The Need For Translation Service
- product manuals
- financial documents
- service offerings
- company policies
- clinical studies / medical reports
- technical specs
- annual reports
- intellectual property
- legal text
- religious text
About software localization
While working in the software localization field for a big IT company, I figured out how sometimes translators can’t avoid bad translation renderings. I found out that About software localization strings are translated out of context, the mainly visual context in this case. Once the translation was passed onto engineers, ‘words’ were assembled to the software itself and just a quality review used to follow this stage of the process. At this stage, translators were not allowed to correct so many things (as the main work was already done), while, instead, a lot of errors were spotted when words were finally associated to menus, windows, etc.
Someone said that the translator is a rational agent aware of and controlling his actions and that he/she surrenders to external coercion only if his/her reason decides that it is the wisest thing to do.
I don’t agree with such an out-of-date and topical thinking.
I’ve just read in a NY Times article published in November that IBM is working hard on a new translation software – called n-Fluent – which sounds interesting. On IBM’s website you can find detailed info about it: the development process of the software apparently involved 400,000 people, that is, IBM staff worldwide, and n-Fluent should really be smarter and able to deal with idiomatic expressions etc. I just hope it is MUCH better than IBM’s Translation Manager, which probably is the worst-ever released translation software to date, according to my experience and to my colleagues as well.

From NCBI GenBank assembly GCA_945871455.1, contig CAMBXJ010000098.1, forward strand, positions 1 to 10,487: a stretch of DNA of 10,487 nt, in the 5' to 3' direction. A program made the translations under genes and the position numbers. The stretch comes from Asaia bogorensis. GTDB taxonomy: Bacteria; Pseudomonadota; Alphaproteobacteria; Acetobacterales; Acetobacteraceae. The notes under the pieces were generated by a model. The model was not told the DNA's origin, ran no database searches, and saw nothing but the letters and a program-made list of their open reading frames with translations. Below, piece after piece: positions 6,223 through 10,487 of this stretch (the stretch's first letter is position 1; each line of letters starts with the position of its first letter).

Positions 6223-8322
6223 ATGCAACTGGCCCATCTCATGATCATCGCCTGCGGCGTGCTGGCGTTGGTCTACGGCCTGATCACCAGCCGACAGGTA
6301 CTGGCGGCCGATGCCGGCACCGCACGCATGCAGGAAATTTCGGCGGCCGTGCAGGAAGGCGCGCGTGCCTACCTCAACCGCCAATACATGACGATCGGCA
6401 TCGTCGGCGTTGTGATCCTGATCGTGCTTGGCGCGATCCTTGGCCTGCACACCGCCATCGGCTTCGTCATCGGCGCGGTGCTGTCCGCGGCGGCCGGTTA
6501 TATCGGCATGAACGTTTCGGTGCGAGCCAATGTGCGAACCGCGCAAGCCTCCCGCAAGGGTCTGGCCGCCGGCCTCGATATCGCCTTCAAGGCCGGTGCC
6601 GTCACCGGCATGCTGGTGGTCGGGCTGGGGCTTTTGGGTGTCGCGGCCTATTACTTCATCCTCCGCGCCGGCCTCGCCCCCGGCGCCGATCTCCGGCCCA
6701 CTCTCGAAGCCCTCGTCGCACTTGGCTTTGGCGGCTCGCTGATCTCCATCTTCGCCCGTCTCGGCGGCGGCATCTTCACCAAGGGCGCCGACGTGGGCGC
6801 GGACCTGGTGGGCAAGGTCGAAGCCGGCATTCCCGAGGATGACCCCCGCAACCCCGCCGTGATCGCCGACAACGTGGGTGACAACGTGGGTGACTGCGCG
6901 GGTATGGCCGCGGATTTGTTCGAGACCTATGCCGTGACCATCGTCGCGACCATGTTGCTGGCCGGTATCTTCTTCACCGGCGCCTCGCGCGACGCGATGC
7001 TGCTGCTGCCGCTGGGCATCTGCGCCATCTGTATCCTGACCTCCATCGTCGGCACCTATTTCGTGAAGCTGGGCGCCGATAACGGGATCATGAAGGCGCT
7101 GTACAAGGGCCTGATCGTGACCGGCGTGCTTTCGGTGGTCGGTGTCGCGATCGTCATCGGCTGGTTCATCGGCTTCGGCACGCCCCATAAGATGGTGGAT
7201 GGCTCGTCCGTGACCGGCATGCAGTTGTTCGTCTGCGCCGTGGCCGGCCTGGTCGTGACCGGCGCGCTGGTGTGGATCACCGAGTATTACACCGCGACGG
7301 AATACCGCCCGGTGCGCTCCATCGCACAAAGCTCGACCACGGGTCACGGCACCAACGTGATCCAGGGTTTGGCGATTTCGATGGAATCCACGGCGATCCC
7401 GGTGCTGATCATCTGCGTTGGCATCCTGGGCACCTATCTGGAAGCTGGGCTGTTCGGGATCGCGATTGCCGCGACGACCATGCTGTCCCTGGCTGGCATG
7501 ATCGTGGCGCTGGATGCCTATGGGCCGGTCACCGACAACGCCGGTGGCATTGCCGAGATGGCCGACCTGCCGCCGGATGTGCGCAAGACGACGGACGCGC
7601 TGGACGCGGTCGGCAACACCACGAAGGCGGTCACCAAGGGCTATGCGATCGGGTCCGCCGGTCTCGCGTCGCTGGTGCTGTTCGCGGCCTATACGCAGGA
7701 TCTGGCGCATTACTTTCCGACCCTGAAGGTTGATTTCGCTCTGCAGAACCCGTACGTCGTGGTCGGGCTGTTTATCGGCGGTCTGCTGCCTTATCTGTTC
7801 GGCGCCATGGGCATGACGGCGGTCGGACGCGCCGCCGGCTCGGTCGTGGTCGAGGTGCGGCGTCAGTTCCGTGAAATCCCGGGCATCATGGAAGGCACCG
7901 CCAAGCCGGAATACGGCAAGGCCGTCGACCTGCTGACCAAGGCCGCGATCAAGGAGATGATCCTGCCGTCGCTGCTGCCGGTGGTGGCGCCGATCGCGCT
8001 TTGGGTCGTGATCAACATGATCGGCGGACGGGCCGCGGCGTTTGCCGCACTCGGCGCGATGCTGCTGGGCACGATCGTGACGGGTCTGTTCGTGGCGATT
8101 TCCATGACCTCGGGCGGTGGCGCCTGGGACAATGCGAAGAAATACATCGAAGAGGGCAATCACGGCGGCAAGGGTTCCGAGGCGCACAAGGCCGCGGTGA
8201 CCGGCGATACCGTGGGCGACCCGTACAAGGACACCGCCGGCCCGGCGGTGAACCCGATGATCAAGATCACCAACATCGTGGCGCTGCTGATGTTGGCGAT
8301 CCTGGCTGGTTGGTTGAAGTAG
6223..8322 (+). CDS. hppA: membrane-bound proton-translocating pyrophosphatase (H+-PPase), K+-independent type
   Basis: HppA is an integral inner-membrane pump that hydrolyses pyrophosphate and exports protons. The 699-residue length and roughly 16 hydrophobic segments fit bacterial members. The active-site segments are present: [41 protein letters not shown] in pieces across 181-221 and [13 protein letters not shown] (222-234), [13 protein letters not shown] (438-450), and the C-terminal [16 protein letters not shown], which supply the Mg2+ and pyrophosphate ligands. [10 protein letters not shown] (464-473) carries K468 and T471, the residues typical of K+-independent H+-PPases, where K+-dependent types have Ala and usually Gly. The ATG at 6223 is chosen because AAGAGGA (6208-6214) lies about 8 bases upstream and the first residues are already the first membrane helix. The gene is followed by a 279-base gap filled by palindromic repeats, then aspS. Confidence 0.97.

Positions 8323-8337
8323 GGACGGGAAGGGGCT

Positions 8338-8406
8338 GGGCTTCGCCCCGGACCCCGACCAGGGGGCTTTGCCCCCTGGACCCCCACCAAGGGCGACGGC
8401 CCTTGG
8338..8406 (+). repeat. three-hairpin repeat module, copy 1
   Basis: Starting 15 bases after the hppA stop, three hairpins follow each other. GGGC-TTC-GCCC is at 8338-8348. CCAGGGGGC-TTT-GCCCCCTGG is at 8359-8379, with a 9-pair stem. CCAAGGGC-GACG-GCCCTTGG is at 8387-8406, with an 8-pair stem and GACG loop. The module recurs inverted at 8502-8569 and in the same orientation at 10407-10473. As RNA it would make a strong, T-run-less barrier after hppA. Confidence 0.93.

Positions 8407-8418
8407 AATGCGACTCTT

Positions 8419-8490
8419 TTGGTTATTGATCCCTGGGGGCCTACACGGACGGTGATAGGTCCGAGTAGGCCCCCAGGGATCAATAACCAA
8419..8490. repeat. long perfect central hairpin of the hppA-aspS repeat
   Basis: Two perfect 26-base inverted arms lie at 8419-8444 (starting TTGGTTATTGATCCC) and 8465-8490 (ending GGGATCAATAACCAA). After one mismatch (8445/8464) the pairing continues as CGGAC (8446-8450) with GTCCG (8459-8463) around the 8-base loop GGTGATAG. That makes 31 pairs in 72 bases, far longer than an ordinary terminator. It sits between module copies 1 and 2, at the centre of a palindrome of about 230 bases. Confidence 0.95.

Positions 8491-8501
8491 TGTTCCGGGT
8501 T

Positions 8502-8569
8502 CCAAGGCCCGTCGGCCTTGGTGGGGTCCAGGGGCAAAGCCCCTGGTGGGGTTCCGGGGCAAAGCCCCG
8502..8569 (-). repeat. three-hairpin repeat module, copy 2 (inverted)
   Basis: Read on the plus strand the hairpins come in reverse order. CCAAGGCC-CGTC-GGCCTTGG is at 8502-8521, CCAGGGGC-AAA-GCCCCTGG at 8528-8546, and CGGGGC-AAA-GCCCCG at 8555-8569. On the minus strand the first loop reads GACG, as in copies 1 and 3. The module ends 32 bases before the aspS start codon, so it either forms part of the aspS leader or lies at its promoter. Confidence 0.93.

What really seems to be interesting, though, is Clay Tablet, the collaborative translation tool, version 2.5: here’s some general news and the homepage. Clay Tablet connects to corporate databases as well as translation vendors, reaching an impressive 210 million translated sentences. Is anyone ever used it?
The business market is requiring more and more skilled translators in order to translate their documentation and websites, so apparently, companies address to professionals in order to get their translations done. Agencies and freelance translators have a good load of work (even though translation demand is lower than the offer). By the way, if we consider results our certainties start to fade away. This is not a general rule or hypothesis applying to all countries in the world; Europe, in particular, the southern area, has nothing to do with translators’ status in the USA. If we have a look at localized websites, for instance, we can spot the results of these differences.
I recently read on an Italian recruitment website the wonderful translation from English into Italian of the word interview into Intervista. Unfortunately, localization is often considered as the less creative field of translation and the simplest from a fraseological point of view. As a matter of fact, many freeware, web applications and social networks are translated by volunteers and this is certainly not a way of recognizing the importance of translation and localization! If a single term has been wrongly translated, it’s very likely not to there have been a translator behind it.
There’s a huge gap between big companies who search for professional translators in order to translate software and websites and the examples above made.
Will it be a matter of budget or of common declassification of translation activities? The only conclusion we can come to is to advise to address to professional translators and agencies for both translators and company’s results protection! How and what we write and say is often more important than any marketing strategy!